Nouns - Ουσιαστικά

The Greek nouns are divided in main (κύρια, ‘kiria) and common (κοινά, ‘kina).

Main nouns are always capitalized and have no plural. Common nouns aren’t capitalized and have a plural.

The following table explains when a noun is common or main:

thingsτραπέζι (table)
peopleμαμά (mom)names of peopleΜαρία (Maria)
animalsγάτα (cat)names of animalsΧιονούλα (Snowie)
placesπαραλία (beach)names of placesΑθήνα (Athens)
abstract ideasαγάπη (love)names of days and monthsΔευτέρα (Monday)
activities or statesύπνος (sleep)names of holidaysΧριστούγεννα (Christmas)

Nouns have different suffixes depending on the gender, case and number.

The Greek nouns have three genders: masculine (αρσενικά, arseni’ka), feminine (θηλυκά, thili’ka) and neuter (ουδέτερα, u’δetera). The cases are: the nominative (ονομαστική, onomasti’ki), the genitive (γενική, γeni’ki), the accusative (αιτιατική, etiati’ki) and the vocative (κλητική, kliti’ki). Number is either singular (ενικός, eni’kos) or plural (πληθυντικός, plithinti’kos).

Nouns can either have equal syllables on all cases and numbers, called ισοσύλλαβα (ιso’silava) or have a different number of syllables, usually more but sometimes less, when they change form. Those are called ανισοσύλλαβα (aniso’silava), meaning “those with unequal syllables”.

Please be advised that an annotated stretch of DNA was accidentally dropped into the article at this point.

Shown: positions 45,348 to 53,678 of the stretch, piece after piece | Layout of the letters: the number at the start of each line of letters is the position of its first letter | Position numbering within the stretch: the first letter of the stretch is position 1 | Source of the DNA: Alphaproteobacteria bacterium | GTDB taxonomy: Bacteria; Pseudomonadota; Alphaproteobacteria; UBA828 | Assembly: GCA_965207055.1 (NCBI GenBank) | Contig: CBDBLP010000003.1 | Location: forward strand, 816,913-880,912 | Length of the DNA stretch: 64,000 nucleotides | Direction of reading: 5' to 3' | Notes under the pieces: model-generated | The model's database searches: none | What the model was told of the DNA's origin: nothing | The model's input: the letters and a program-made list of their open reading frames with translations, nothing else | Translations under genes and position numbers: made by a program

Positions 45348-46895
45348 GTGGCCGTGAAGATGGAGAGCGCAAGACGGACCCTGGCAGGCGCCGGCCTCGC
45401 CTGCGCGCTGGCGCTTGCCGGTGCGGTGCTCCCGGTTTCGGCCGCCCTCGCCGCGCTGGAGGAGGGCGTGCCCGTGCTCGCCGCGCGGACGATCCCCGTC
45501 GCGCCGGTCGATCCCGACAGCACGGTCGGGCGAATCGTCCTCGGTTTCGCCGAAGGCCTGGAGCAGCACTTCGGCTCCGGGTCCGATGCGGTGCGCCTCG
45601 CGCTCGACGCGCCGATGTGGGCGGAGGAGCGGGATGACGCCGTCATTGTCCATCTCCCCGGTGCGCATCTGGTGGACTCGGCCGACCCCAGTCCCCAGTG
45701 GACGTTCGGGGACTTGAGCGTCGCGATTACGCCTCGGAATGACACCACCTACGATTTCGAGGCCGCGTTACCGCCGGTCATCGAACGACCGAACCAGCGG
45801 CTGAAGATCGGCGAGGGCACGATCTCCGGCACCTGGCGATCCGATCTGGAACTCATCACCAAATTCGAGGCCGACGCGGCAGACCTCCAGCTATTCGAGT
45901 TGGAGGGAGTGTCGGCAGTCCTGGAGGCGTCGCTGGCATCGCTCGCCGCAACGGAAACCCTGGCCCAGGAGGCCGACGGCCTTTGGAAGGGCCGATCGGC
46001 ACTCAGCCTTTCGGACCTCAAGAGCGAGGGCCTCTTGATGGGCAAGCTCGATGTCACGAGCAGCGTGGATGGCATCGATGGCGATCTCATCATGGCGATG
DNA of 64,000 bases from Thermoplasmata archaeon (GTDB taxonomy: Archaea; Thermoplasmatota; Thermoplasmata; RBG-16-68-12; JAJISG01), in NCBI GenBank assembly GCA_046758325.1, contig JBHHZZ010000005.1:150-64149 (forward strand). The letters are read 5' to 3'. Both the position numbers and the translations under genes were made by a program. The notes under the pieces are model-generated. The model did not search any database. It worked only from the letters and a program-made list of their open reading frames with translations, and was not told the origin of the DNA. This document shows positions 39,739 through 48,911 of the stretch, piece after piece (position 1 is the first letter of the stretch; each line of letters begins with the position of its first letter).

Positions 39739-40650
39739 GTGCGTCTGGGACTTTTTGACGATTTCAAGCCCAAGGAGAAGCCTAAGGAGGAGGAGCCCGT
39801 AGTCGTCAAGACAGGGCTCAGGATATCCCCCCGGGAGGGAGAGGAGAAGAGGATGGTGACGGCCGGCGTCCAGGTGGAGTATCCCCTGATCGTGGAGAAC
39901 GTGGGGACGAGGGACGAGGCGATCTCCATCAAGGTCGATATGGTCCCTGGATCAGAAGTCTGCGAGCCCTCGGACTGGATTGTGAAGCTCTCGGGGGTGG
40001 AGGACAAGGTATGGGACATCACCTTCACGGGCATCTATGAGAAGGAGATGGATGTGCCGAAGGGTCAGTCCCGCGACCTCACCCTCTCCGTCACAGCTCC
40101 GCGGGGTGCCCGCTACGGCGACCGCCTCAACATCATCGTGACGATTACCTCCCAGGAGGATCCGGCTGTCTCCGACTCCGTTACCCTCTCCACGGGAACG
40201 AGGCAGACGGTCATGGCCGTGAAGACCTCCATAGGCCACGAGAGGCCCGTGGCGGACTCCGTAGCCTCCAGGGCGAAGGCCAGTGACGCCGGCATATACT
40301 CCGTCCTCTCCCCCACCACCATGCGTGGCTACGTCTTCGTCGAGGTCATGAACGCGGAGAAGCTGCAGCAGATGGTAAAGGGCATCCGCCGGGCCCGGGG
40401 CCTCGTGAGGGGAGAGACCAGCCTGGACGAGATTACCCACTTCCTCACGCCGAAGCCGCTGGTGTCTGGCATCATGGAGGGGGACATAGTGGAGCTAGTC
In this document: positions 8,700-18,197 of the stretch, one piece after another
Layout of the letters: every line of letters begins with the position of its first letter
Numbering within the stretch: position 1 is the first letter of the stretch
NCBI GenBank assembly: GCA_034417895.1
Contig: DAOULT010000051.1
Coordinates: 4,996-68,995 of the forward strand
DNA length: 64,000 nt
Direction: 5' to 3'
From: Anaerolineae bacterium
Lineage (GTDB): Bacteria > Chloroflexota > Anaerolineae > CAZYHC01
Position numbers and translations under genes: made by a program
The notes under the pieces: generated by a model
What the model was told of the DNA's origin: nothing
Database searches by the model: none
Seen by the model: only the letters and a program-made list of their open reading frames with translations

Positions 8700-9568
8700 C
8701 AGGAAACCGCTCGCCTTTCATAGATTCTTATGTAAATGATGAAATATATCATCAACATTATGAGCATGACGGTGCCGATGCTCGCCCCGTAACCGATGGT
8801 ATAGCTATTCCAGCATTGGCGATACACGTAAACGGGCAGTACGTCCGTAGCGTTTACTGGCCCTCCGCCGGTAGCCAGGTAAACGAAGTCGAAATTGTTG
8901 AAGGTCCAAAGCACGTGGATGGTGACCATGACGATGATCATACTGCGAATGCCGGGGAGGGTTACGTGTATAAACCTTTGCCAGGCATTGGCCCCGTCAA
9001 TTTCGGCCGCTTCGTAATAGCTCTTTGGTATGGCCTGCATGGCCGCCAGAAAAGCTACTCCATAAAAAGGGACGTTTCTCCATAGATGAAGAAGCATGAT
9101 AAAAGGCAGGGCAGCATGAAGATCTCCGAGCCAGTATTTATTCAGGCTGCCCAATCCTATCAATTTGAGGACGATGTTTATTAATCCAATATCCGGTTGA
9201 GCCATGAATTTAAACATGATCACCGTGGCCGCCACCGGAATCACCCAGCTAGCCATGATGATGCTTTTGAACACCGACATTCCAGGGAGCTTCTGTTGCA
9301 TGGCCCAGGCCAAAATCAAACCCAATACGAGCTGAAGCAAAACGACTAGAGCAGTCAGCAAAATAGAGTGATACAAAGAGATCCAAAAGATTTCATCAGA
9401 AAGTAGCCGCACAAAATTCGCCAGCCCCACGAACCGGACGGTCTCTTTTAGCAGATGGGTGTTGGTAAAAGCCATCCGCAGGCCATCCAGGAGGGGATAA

Genders - Γένη

Masculine nouns have one of the following suffixes: -ας, -άς, -ης, -ής, -ος, -ός, -ες, -ές, -ούς, -έας.

Feminine nouns can have either of the following suffixes: -α, -ά, -η, -ή, -ος, -ού.

Neuter nouns can have one of the following suffixes: -ι, -ί, -ο, -ό, -ος, -μα, -μο, -ς, -ν.

Genders in Greek are mostly arbitrary. When talking about people, their actual gender corresponds to the gender of the noun (but even then, the neuter can be used as a diminutive (υποκοριστικό, ipokoristi’ko), i.e. an affectionate form).

Cases - Πτώσεις

Modern Greek has four cases, in contrast to ancient Greek that has five (also δοτική, doti’ki). The cases show the function of the noun within the sentence.

The nominative is the case used for a noun when it’s the subject of a verb. It is formed with the following articles, depending on the gender and number.

Greek NominativeEnglish Translation
Ο ταχυδρόμος έφερε ένα γράμμα.The postman brought a letter.
Η γυναίκα τρέχει στο γήπεδο.The woman runs on the field.
Το αγόρι παίζει με τη μπάλα.The boy plays with the ball.

The genitive is used to show possession. The noun may be placed after another noun or it might be combined with a verb.

Greek GenitiveEnglish Translation
Το γραφείο του διευθυντή.The principal’s office.
Ο καφές της Χριστίνας.Christina’s coffee.
Η κιθάρα του ωδείου.The conservatory’s guitar.

The accusative is the case used for the object of a verb. It’s also used to show when or how often something is done and after prepositions.

Greek AccusativeEnglish Translation
Η κυρία πέρασε τον δρόμο.The lady crossed the road.
Ο επισκέπτης έκλεισε την πόρτα.The visitor closed the door.
O μάγειρας φτιάχνει το φαγητό.The cook is making the food.

The vocative is used to call someone or draw attention.

Greek VocativeEnglish Translation
Καλημέρα Γιώργο!Good morning George!
Χρόνια πολλά Τατιάνα!Happy birthday Tatiana!
Σκυλάκι, κάτσε!Doggie, sit!